Driving from Flagstaff (or the South Rim of the Grand Canyon), travel north through Tuba City, and Kayenta, and take in Monument Valley. Then backtrack about 25 miles to US160, and continue northeast on US160 (bypassing Shiprock) to Cortez, a good place to spend the night. Take in Mesa Verde National Parks' impressive cliff dwellings, and scenery, and continue north to Telluride. Then over to Ridgeway at US550, and south on US550 through Ouray and Silverton to Durango. Some of Colorado's very best scenery! Pagosa Springs is approximately sixty miles east of Durango, an easy drive through the pines.

From Pagosa Springs, do try to take in Taos,NM and nearby Taos Pueblo, which remains much the same as it looked in 1541 when Coronado's expedition visited there. Then Santa Fe, and Albuquerque, and return to Flagstaff on I-40. Leaving Santa Fe and Albuquerque to the end of your trip will allow you to benefit from the 75mph interstate highways, if you are running a little behind schedule time wise.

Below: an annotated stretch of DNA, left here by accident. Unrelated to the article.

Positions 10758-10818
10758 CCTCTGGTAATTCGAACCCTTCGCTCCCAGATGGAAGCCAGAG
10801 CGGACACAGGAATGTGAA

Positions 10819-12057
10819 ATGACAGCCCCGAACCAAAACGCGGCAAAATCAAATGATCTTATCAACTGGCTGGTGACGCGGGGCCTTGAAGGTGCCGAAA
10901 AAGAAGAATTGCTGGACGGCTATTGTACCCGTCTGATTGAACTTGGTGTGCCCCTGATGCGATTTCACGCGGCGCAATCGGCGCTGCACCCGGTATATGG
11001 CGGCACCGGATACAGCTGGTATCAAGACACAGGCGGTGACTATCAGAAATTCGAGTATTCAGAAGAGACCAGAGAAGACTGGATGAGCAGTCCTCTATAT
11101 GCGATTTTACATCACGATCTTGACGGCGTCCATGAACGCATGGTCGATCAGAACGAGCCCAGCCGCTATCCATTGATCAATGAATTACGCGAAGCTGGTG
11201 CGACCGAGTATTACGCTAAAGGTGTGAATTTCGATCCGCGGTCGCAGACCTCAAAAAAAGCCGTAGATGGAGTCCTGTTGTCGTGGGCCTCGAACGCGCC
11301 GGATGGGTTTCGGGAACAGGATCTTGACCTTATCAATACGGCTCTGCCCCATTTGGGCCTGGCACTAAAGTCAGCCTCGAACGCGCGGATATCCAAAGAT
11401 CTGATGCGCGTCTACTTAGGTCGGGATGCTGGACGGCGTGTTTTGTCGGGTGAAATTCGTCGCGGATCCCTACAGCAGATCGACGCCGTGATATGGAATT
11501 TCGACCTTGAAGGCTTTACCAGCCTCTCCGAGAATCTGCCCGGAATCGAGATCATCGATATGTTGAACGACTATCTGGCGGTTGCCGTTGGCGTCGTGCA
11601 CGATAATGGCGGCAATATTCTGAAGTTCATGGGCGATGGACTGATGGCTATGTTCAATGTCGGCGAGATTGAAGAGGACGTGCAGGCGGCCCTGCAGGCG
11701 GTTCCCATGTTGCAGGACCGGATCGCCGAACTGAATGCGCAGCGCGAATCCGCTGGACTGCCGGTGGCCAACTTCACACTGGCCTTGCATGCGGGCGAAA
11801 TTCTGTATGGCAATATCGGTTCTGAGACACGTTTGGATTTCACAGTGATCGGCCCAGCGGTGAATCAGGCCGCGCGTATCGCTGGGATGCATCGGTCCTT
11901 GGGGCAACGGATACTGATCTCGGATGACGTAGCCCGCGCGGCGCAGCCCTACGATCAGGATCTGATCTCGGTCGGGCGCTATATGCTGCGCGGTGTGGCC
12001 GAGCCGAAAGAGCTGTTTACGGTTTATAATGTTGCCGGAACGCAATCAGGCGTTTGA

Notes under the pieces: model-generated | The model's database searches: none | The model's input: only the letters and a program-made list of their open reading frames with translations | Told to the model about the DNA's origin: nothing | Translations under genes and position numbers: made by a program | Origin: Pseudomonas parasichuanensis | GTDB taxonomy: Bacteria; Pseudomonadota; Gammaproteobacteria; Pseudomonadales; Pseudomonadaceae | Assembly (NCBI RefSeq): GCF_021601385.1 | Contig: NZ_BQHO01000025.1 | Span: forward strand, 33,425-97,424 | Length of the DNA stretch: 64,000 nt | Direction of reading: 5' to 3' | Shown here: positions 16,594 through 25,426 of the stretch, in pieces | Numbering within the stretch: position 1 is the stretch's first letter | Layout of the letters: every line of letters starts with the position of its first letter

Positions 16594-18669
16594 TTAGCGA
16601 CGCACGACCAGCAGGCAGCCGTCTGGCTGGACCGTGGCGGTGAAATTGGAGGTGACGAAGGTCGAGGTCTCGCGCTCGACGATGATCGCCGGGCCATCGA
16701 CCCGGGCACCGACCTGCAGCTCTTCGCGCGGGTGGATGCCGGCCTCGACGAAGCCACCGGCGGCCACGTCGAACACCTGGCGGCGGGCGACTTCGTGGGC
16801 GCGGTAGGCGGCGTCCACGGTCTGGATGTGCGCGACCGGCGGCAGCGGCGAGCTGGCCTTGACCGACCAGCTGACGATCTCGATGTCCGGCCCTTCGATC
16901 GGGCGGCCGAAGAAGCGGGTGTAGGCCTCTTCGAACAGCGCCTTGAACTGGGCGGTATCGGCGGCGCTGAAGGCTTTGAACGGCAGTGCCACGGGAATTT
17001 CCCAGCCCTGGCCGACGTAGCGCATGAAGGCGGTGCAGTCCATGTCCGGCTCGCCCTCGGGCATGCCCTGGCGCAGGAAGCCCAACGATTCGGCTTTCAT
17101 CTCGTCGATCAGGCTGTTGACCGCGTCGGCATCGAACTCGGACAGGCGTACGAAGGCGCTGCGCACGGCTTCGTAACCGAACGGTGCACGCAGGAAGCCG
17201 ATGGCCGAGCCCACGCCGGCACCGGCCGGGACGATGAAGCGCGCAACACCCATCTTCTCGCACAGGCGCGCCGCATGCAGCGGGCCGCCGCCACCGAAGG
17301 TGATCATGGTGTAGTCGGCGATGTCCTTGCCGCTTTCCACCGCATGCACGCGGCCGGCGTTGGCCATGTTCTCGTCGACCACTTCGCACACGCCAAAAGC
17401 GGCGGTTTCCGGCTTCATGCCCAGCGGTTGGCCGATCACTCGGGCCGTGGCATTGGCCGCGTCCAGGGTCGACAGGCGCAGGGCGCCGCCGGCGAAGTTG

For dozens of B&B suggestions and reviews, just go to the "Hotels" tab on each city's forum, and there will then be a second tab from there for "B&B's." There are many great choices, especially in Santa Fe, and Albuquerque.

One last suggestion. Flagstaff to Cortez is really "in the boonies," with few restaurants, and even fewer accomodations in between. I would get an early start from Flagstaff, on what will be a pretty long day's drive. Be sure to carry a good supply of water with you also. September should be an ideal time, temperature wise however. Not too hot in the desert areas, and not too cold in the high mountains. Enjoy!

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4. Re: Flagstaff to Pagos . . . and back!